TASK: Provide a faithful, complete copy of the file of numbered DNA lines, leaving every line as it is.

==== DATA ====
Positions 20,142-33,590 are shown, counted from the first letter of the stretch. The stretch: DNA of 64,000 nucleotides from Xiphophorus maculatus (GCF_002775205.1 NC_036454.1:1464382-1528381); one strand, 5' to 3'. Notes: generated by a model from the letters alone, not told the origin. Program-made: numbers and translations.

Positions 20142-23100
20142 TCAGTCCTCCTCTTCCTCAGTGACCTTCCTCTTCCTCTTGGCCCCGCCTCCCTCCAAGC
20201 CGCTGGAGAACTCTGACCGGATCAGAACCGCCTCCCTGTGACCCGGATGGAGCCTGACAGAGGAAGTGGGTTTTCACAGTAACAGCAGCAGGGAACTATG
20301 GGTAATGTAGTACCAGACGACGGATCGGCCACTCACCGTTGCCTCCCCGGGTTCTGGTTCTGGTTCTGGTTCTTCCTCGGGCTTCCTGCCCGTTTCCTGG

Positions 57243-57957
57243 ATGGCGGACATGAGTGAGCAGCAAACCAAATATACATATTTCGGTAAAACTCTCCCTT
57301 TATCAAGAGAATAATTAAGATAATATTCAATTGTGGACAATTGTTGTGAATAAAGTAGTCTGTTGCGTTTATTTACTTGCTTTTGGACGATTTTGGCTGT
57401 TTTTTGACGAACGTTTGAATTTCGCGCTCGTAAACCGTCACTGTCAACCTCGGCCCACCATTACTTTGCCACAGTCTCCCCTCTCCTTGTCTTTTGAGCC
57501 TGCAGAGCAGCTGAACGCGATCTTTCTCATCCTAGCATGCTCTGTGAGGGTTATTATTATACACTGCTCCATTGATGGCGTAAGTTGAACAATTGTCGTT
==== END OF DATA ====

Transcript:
Positions 20,142-33,590 are shown, counted from the first letter of the stretch. The stretch: DNA of 64,000 nucleotides from Xiphophorus maculatus (GCF_002775205.1 NC_036454.1:1464382-1528381); one strand, 5' to 3'. Notes: generated by a model from the letters alone, not told the origin. Program-made: numbers and translations.

Positions 20142-23100
20142 TCAGTCCTCCTCTTCCTCAGTGACCTTCCTCTTCCTCTTGGCCCCGCCTCCCTCCAAGC
20201 CGCTGGAGAACTCTGACCGGATCAGAACCGCCTCCCTGTGACCCGGATGGAGCCTGACAGAGGAAGTGGGTTTTCACAGTAACAGCAGCAGGGAACTATG
20301 GGTAATGTAGTACCAGACGACGGATCGGCCACTCACCGTTGCCTCCCCGGGTTCTGGTTCTGGTTCTGGTTCTTCCTCGGGCTTCCTGCCCGTTTCCTGG

Positions 57243-57957
57243 ATGGCGGACATGAGTGAGCAGCAAACCAAATATACATATTTCGGTAAAACTCTCCCTT
57301 TATCAAGAGAATAATTAAGATAATATTCAATTGTGGACAATTGTTGTGAATAAAGTAGTCTGTTGCGTTTATTTACTTGCTTTTGGACGATTTTGGCTGT
57401 TTTTTGACGAACGTTTGAATTTCGCGCTCGTAAACCGTCACTGTCAACCTCGGCCCACCATTACTTTGCCACAGTCTCCCCTCTCCTTGTCTTTTGAGCC
57501 TGCAGAGCAGCTGAACGCGATCTTTCTCATCCTAGCATGCTCTGTGAGGGTTATTATTATACACTGCTCCATTGATGGCGTAAGTTGAACAATTGTCGTT